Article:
Finally, how does one properly accessorize your lens? A lens case is a good thing to keep in the closet at home or to store your lens when you are not shooting, but I never use lens cases in the field because they add unnecessary volume to the gear and it takes too much time to get the lens out of the case. I keep my lenses in my pack with lens covers on front and back to protect from dust and weather. 

There is controversy among photographers about using a UV/haze filter to protect the front of your active lens. Clearly, low quality glass in front of your expensive lens can degrade image quality and introduce lens flare on back-lit images so these should be avoided. I have chosen to use high-quality neutral (UV/haze) filters on the front of most of my lenses. It is a high cost but does keep dust off the much higher cost lens. I have never dropped or scratched a lens so I can't (yet) vouch for the protective effect of the neutral filter. Many (maybe most) professionals advise against a neutral filter over the lens. They doubt the protective effect if the lens is dropped and worry about the negative effect on image quality. Almost all professionals use a lens hood on all lenses. The hood protects the front of the lens from damage, reduces the likelihood of lens flare on back lit images, and has no negative effect on image quality. I always use a lens hood unless I need to rotate a polarizing filter or variable neutral density filter or am using a rectangular graduated neutral density filter.  These filters will be discussed in the next posting.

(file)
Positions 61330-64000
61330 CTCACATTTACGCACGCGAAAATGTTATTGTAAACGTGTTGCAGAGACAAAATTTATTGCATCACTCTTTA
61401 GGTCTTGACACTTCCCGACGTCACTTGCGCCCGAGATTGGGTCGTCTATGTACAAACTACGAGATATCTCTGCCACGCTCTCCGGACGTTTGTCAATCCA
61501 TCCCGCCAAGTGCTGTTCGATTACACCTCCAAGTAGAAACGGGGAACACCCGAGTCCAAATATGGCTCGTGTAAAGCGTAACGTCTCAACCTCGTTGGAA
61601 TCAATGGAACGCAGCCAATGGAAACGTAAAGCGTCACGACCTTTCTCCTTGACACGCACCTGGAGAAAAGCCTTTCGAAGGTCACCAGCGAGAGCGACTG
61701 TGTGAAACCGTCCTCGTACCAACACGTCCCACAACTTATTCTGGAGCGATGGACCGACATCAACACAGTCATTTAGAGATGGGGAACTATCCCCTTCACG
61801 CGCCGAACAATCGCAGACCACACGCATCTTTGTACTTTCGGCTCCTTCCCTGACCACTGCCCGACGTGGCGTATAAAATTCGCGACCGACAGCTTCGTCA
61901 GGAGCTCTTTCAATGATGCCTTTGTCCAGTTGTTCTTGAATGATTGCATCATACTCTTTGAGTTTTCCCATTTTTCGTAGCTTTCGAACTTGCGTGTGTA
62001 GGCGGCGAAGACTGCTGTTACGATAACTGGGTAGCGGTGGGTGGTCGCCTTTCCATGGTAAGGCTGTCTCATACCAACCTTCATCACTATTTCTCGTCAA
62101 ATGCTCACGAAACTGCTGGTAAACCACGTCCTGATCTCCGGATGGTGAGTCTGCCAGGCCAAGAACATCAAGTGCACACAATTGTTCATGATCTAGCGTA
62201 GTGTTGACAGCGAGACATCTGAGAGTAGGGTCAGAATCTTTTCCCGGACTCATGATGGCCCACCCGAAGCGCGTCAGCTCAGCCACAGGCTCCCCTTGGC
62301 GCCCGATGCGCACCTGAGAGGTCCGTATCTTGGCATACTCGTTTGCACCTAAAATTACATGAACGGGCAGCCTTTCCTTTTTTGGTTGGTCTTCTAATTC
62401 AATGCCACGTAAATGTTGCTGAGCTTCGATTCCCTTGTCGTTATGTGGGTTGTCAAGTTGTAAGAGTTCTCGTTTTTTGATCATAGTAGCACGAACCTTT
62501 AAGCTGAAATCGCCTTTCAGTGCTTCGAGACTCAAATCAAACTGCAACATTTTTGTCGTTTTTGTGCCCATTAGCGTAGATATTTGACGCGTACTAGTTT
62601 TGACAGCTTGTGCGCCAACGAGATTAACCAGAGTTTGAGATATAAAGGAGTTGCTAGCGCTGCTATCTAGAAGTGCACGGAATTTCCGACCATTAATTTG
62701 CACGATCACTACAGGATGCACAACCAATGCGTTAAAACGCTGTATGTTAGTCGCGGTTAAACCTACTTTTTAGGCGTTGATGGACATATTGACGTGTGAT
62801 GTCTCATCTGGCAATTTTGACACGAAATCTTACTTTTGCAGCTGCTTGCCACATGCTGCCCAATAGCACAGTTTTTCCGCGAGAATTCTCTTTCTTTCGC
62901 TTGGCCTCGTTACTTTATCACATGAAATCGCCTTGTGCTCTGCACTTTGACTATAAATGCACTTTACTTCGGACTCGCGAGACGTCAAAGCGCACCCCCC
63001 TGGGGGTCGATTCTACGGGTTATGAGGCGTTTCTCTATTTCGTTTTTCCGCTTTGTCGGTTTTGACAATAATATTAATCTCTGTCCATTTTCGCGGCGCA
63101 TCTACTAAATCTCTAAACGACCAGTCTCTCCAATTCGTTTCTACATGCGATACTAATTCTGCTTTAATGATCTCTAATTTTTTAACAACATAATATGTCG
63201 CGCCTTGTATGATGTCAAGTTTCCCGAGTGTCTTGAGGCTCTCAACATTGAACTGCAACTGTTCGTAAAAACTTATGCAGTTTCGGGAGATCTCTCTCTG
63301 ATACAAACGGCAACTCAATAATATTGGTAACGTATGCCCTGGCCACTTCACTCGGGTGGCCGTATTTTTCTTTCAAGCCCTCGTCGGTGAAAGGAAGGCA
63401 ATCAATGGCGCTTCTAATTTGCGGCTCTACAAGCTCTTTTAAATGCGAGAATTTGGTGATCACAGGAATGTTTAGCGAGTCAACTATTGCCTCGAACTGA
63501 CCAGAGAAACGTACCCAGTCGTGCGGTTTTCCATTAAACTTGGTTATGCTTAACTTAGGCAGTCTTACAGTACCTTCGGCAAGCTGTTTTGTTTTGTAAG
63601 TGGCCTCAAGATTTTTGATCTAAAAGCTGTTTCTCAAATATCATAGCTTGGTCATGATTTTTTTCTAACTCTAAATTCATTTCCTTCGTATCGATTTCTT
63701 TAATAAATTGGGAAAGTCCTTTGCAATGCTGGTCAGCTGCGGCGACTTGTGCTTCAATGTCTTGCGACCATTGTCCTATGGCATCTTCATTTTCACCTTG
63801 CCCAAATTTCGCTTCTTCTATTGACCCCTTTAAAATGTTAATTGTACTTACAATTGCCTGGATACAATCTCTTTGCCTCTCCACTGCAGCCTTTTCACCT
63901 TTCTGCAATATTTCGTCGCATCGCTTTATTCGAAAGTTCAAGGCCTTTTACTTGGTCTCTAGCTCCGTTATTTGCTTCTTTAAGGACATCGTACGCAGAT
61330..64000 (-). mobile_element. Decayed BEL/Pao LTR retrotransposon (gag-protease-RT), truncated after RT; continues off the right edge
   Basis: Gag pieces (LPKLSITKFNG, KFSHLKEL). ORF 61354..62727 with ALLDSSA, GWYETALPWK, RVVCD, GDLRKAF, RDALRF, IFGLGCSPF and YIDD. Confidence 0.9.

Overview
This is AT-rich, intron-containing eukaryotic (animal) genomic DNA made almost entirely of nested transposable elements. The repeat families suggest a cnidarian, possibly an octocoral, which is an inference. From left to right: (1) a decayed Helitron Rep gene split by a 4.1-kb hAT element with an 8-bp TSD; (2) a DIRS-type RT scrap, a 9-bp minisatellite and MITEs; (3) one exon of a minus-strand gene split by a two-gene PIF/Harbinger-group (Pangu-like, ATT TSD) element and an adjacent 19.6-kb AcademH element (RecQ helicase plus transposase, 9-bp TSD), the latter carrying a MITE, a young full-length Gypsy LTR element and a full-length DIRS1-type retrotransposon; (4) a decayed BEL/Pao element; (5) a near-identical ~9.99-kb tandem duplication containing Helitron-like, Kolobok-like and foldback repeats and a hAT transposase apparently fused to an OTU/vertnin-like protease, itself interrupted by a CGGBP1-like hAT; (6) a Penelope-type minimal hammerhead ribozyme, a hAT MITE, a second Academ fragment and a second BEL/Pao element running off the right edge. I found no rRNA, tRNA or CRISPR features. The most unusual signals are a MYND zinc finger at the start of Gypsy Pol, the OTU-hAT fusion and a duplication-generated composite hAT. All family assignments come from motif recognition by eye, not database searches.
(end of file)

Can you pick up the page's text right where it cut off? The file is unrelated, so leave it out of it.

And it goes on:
Natural Photography - Jackson, Wyoming
What is your favorite lens for outdoor photography?